Dr. Wallace Sconiers Helps Others Discover Health
Dr. Wallace Sconiers has a firm handshake and energetic speech that makes you want to hear what he has to share. His youthful skin, lively eyes, and radiant health at age 61 are proof that getting older does not in any way need to equate with medical issues. I was fortunate to meet him when he came over to say hello to a group of us giving out veg literature for a meat-out event.
Vegan for almost 30 years and vegetarian for 41 years, Wallace embraces a whole foods diet. His plant-centered path started, surprisingly, on a Navy ammunition ship during the Viet Nam war. This is one of the most intriguing stories I have heard about how and where someone stepped up to a life-affirming diet.
In 1970 Wallace was a sailor trying to figure out why chronic burning gastric pain was making his life miserable. He had been to the doctor, who told him “There’s nothing wrong with you and you have to live with it.”
Unwilling to accept this answer, Wallace struck out on his own to get more information. He still is excited to relate the first clue
that changed his life. “There was a small library on the ship. I found a short paperback called something like Why Japanese Males Have the Highest Stomach Cancer Rates in the World. This made me think a high salt diet would erode the stomach lining, and I started experimenting with my own diet.”
When he got rid of all meat and most dairy, Wallace was gratified that a month later his chest discomfort disappeared. Next to go were butter and eggs. He found even his eyesight improved.
Wallace ingeniously figured out how to remain vegetarian on a ship that in no way accommodated such unusual eating choices. First, there was a cook who prided himself on “down home cooking,” often whipping up meals with foods like black-eyed peas and ham hocks, corn, and greens. Wallace would get a double serving of the peas with no ham hocks and eat lots of sides. If needed, he could easily trade his ration of meat and dairy for the vegetables and salads that his shipmates spurned. “When we traded, each one of us thought we were getting the better deal,” he chuckles.
Once out of the Navy, Wallace stuck to his plant-centered diet, transitioning to a totally vegan diet a bit before his first son was born. Wallace graduated college and began a career in counseling and criminal justice. His adaptability was tested again as the government cut back on criminal justice spending and he launched a second career in natural foods stores. He worked for Mrs. Gooch’s, a Southern California chain of seven natural foods stores, for ten years. During this time he enjoyed a series of promotions and obtained his doctorate in nutrition and homeopathy.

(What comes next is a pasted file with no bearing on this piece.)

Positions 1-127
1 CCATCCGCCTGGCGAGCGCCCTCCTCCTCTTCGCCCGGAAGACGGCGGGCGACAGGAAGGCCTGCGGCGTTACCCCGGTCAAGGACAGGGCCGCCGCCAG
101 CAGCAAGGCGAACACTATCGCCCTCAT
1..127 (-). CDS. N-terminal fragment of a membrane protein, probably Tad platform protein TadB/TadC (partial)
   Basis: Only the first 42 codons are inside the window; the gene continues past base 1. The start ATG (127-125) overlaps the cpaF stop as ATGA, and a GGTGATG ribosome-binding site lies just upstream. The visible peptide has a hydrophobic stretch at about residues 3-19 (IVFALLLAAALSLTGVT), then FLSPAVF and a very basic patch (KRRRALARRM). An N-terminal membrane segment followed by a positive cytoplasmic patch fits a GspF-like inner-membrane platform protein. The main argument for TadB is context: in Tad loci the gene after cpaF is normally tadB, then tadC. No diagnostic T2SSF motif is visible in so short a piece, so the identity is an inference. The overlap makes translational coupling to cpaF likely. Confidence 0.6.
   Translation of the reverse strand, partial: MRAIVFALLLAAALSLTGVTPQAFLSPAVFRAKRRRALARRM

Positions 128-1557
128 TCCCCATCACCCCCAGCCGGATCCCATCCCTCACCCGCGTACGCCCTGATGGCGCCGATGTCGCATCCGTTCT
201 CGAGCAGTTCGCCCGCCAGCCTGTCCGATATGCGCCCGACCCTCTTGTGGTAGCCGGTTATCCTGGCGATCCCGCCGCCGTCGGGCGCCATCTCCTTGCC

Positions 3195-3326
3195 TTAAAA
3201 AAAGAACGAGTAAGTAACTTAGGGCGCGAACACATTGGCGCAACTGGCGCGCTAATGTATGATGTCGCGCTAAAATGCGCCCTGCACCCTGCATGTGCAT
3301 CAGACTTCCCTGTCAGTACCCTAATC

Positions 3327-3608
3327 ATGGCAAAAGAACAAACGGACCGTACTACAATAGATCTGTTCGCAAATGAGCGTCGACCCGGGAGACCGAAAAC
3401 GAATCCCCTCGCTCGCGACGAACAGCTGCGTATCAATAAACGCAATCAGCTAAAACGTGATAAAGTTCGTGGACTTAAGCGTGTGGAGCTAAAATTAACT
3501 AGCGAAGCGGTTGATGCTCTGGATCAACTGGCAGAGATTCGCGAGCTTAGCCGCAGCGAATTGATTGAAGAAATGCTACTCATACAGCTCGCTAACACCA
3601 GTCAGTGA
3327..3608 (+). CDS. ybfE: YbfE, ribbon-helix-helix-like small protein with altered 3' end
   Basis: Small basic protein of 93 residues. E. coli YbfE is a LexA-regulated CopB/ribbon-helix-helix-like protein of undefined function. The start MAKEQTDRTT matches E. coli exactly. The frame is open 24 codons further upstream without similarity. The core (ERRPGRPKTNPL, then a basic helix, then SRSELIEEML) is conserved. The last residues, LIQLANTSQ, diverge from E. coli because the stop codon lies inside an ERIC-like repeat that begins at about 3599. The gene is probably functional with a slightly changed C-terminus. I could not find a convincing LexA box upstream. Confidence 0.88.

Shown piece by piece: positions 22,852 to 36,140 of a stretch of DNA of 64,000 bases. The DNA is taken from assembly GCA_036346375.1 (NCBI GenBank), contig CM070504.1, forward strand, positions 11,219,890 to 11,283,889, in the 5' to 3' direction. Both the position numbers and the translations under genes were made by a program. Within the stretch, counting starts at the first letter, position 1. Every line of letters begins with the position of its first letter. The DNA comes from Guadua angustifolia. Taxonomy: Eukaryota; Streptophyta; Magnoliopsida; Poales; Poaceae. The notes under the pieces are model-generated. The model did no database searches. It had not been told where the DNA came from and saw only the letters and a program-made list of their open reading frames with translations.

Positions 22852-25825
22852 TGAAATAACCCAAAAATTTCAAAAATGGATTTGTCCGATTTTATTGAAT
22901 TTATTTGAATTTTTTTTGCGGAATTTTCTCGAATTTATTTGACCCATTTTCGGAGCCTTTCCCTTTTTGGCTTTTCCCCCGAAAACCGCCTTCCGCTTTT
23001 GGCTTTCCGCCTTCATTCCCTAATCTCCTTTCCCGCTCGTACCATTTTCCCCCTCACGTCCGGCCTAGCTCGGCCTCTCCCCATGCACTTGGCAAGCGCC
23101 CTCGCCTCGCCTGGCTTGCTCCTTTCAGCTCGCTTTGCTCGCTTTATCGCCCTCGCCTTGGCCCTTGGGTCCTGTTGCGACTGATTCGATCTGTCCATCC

When Whole Foods bought Mrs. Gooch’s, Wallace elected to focus on setting up his own practice north of Los Angeles to help patients make healthier choices in food, smoking, exercise, and other lifestyle habits. His patients were burdened with diabetes, cardiovascular disease, and autoimmune conditions such as lupus and multiple sclerosis.
Wallace used his counseling training to hone in on motivation – what do people need to stay on track with new choices. He found John Wooden’s Pyramid of Success and the techniques of Dr. Mitchell Perry were helpful. “I needed to keep people focused on success. When they were ready to give up, I gave them quotes, I talked to them about what they were trying to achieve and how they needed to take personal responsibility,” he notes. Most were not ready to make the switch to a vegan diet, so he worked with them to make the healthiest food choices they could on the diet they preferred to follow. Often he had to advise them to give up cherished ethnic dishes.
Success led to word-of-mouth referrals. He found physicians referring patients to him when the person was having trouble
managing their illness or making lifestyle changes. He began to give community lectures, sometimes with doctors, and estimates he has presented to over 20,000 individuals.
Wallace’s own family has also benefited, His wife of 30 years elected to go vegetarian when they were dating because of how good she felt eating plant-based; she soon became vegan as well. His children, now 27, 25, and 18, grew up on an animal-free diet and have chosen to stay with it as adults. “None of them ever had an ear infection because they never ate dairy,” Wallace happily recalls. However, he is frustrated that others in his family continue to eat meat and dairy and continue to suffer a wide range of chronic diseases. He has had to come to terms with the fact that he can’t be responsible for their decisions.
Wallace continues to work seven days a week, moving back now to the natural foods store industry and looking to build a private practice in the San Diego area. “My wife and I always loved San Diego and Orange County. With the kids all out of the house now, we can make the move and are working on it.”
I’m looking forward to keeping in touch with Wallace as he channels his high energy and focus as a San Diego County neighbor. I’ve been on an animal-free diet for eleven years. Someday I hope to match his almost thirty years vegan, but by then he’ll still be way ahead of me, no doubt.
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Blog posting by Janice Stanger, Ph.D. Janice authored The Perfect Formula Diet, the smart person’s nutrition book built on sustainable food choices. Enjoy six kinds of whole foods for permanent, hunger-free weight loss and health.